In a nutshell, he empowered his employees and they engaged his customers and turned around a company that was in a downward spiral.

Where is the value zone?
Vineet Nayer coined the phrase “value zone. This zone is the interface between employees and customers. Every employee that works within this zone is capable of creating more, or less, value. The mission was to do everything to enable those employees to create the most value possible.
Nayer wanted management to be as accountable to the people in the value zone as the people in the value zone are to management.

What they found was that this approach produced far more passion, because it proved that management understood the importance of employees in this “value zone.” They trusted them to do what was needed to be done in a way that they believed it should be done.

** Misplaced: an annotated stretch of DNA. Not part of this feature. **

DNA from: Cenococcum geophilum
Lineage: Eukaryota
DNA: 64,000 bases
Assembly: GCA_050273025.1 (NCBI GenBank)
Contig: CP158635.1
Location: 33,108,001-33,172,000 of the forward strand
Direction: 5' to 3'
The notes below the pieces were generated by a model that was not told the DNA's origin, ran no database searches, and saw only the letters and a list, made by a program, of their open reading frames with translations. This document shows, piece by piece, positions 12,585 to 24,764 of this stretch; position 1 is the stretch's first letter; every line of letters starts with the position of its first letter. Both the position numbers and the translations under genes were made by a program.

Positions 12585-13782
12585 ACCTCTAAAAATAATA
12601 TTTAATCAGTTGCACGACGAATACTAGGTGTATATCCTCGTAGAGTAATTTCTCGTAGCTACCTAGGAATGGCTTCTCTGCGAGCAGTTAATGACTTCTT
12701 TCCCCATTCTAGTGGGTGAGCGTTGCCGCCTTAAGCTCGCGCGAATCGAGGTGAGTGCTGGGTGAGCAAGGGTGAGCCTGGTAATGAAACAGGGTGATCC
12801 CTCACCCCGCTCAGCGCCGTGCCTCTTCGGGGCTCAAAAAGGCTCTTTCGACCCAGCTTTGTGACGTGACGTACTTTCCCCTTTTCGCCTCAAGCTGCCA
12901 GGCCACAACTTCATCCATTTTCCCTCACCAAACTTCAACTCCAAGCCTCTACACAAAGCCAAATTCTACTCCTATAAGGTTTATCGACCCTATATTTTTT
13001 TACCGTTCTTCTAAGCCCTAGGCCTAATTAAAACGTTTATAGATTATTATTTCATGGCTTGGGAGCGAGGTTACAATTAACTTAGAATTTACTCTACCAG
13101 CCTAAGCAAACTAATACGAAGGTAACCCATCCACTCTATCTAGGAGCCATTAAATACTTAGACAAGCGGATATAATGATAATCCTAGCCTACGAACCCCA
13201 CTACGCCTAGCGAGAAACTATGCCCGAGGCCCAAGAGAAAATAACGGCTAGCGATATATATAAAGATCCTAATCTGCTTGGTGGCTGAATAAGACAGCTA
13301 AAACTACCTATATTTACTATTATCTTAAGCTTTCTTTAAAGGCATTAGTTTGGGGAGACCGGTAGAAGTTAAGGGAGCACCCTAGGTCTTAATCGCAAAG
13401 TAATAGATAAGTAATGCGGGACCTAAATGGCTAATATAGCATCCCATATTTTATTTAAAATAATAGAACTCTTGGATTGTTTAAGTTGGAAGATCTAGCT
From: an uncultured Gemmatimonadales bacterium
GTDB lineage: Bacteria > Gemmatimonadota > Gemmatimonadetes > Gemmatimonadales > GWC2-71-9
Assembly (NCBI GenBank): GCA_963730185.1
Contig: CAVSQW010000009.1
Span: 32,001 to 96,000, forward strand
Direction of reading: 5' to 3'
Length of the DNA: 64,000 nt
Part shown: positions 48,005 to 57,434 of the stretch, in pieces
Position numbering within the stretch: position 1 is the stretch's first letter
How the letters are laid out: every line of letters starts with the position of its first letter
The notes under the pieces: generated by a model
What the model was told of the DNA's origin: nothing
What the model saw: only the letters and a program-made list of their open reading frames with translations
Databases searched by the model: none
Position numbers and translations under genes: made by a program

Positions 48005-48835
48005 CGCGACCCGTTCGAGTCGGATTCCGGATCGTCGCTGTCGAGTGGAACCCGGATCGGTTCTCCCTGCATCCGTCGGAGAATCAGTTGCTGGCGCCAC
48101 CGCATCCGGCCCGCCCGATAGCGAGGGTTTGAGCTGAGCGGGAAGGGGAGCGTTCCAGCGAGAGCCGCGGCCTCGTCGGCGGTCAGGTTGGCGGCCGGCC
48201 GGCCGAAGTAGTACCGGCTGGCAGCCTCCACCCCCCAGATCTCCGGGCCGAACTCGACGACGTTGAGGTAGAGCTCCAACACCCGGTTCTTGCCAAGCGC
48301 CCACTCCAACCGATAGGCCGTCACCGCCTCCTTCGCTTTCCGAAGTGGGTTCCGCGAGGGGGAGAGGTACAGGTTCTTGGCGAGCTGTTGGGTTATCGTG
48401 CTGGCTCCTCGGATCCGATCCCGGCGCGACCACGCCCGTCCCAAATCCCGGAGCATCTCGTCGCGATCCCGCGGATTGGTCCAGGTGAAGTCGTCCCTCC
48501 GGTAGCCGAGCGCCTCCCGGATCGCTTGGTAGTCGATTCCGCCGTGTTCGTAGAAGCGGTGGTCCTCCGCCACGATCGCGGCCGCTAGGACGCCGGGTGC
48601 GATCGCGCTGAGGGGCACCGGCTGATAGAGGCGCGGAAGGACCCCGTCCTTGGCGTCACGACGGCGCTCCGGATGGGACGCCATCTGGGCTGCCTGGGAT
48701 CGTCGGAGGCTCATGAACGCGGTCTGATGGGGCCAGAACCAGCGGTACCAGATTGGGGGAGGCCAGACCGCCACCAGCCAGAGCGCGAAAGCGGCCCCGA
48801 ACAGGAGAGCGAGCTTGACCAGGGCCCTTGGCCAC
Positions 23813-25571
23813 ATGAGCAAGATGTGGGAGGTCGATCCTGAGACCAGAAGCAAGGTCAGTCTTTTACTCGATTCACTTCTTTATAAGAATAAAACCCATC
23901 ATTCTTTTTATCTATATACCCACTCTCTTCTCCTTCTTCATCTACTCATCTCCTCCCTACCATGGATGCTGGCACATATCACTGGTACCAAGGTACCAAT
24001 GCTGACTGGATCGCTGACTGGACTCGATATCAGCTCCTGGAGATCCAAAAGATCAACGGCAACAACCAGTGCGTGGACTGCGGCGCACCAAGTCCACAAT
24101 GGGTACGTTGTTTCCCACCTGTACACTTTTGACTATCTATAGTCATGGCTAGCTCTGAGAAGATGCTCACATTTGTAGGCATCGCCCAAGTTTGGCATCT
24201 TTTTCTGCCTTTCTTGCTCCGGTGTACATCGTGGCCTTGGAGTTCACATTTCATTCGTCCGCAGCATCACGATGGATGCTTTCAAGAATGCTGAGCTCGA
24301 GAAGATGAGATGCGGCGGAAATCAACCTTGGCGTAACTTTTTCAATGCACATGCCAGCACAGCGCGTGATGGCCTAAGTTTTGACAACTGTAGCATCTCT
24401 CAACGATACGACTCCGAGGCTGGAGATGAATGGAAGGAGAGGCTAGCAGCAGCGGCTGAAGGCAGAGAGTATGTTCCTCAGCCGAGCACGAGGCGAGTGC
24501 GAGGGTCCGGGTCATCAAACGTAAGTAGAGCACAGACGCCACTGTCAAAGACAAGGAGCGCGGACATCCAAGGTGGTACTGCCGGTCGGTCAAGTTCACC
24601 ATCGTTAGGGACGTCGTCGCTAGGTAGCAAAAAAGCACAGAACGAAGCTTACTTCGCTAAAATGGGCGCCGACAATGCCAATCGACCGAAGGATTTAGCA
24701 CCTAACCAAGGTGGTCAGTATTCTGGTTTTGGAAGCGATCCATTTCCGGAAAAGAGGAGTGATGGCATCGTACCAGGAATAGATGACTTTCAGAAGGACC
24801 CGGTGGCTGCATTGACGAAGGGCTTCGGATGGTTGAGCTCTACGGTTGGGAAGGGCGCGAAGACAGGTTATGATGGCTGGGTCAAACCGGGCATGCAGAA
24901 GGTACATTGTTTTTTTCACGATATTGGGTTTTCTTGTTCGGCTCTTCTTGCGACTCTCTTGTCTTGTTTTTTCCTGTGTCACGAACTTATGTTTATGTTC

The small things win
Sometimes we look for the big initiatives to get back on track, but more often than not, it’s a small amount of respect and trust that causes the groundswell.

Empower employees, and both the employee and the organization wins. Treat them with mistrust and a lack of respect, and no one wins. It is as simple as that.

Oh, and by the way, when I returned from dinner back at the hotel, that slice of pound cake with raspberry topping capped off a powerful day for the “value zone.”

Peter Mclees, Principal

P. S. Smart Development Inc. has an exceptional track record helping restaurants, stores and other businesses create a strong culture, leadership bench strength and the teamwork necessary for growth. Having worked with several companies throughout their growth cycle, we have valuable insights and strategies that would help any late stage startup, small or medium sized company achieve sustained growth and prosperity.

A Five-Step Plan to Turn Around Underachievers